Fruit is loaded with health benefits, but is all the sugar content making it hard for you to lose weight?
Fruit has been looped into an unhealthy food category where several dietary sources claim the high contents of unnecessary sugar. And it makes sense to think that fructose found in fruit and high-fructose corn syrup are the same thing, but they’re not.
Fruit is jam-packed with fiber, vitamins, minerals, phytochemicals, and flavonoids. It is relatively low in calories, and tons of fruits have been found to help with inflammation, longevity, and even weight loss. So where is the disconnect with putting all the blame on fruit?
Foods high in sugar, or even foods that convert to sugar (i.e. processed and refined carbohydrates), raise blood sugar and produce insulin. When blood sugar rises quickly and frequently, the body begins to increase insulin levels and the cells within the body begin to ignore it. This creates insulin resistance leading to chronic illnesses, like heart disease, obesity, and diabetes. So, is fruit really the underlying problem making us fat?
Whole plant foods contain all the vital nutrients we need in order to thrive and live a healthy life. When you extract components of the whole food, that’s where the problems occur. You will not find high-fructose corn syrup just lying around out in nature, but you will find fructose within wholesome fruits just about anywhere you go.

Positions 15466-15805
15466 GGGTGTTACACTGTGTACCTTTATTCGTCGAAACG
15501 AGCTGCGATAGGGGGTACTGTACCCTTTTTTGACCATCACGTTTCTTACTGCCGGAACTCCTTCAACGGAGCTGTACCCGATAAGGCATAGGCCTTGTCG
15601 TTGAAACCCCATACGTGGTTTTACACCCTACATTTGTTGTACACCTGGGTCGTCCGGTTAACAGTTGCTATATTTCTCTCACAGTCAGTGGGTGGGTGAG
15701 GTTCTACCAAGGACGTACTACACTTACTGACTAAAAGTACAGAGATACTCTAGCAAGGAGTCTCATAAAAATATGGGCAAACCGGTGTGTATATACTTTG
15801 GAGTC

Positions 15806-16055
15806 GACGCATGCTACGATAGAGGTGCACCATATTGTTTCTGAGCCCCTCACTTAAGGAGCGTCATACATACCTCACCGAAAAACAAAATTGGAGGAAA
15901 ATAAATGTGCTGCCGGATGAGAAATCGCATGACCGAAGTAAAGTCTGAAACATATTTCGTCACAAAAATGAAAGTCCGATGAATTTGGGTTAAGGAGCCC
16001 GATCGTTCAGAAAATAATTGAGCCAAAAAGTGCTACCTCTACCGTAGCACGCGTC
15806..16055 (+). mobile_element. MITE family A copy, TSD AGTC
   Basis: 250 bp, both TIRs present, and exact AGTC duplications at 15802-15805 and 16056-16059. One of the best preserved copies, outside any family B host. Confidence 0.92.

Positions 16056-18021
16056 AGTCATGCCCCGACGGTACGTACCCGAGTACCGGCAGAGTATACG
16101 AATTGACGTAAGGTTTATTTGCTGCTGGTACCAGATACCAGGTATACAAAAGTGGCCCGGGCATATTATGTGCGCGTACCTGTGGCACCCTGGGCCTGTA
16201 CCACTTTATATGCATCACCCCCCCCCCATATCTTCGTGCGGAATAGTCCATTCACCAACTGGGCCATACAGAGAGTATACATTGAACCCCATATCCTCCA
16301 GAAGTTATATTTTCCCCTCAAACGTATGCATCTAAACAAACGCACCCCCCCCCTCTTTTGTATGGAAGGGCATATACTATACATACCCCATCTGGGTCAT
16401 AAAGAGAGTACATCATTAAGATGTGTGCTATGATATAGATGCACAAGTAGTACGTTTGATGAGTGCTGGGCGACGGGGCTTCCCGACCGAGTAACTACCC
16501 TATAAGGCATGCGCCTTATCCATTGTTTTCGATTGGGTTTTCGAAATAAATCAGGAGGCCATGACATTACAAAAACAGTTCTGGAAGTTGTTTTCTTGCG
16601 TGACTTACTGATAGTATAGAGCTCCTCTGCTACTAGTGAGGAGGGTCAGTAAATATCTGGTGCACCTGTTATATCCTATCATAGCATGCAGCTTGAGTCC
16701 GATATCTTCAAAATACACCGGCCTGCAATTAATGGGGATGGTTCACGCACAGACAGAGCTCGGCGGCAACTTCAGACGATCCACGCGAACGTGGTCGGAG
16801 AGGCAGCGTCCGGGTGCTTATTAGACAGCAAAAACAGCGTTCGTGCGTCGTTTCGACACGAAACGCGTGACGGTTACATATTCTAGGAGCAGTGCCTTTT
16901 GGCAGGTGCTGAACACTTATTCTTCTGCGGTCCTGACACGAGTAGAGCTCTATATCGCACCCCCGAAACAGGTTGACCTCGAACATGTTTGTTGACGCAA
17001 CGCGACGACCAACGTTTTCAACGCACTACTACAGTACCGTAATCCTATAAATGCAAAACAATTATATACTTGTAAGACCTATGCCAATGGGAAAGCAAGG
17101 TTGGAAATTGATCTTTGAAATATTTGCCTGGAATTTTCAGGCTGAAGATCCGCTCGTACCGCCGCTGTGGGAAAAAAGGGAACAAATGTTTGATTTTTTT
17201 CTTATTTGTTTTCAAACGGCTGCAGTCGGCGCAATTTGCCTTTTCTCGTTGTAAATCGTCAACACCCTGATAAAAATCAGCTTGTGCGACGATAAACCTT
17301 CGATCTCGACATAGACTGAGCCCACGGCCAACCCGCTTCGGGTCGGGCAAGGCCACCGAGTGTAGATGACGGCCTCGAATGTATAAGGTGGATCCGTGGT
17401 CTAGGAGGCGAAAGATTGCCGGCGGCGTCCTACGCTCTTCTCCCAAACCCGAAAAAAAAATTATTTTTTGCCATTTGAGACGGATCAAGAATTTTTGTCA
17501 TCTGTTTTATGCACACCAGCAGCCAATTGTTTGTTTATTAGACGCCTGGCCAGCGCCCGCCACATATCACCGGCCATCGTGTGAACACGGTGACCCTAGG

Fructose is the sugar naturally found within a fruit. It’s surrounded with fiber and water, and it comes with an enormous helping of benefitical nutrients. You’d have to eat an awful lot of pears to equal the amount of fructose found in just one can of soda sweetened with high-fructose corn syrup.
Don’t be afraid to eat fruit – there are thousands of people choosing cheesecake and brownies when you could be choosing nature’s candies instead. So eat fruits in their most natural, wholesome form. Enjoy a slice of mango with coconut whipped cream for dessert, load up on the berries and bananas in your morning smoothies, and choose fruit whenever you have the option. You have a ‘sweet tooth’ for a reason.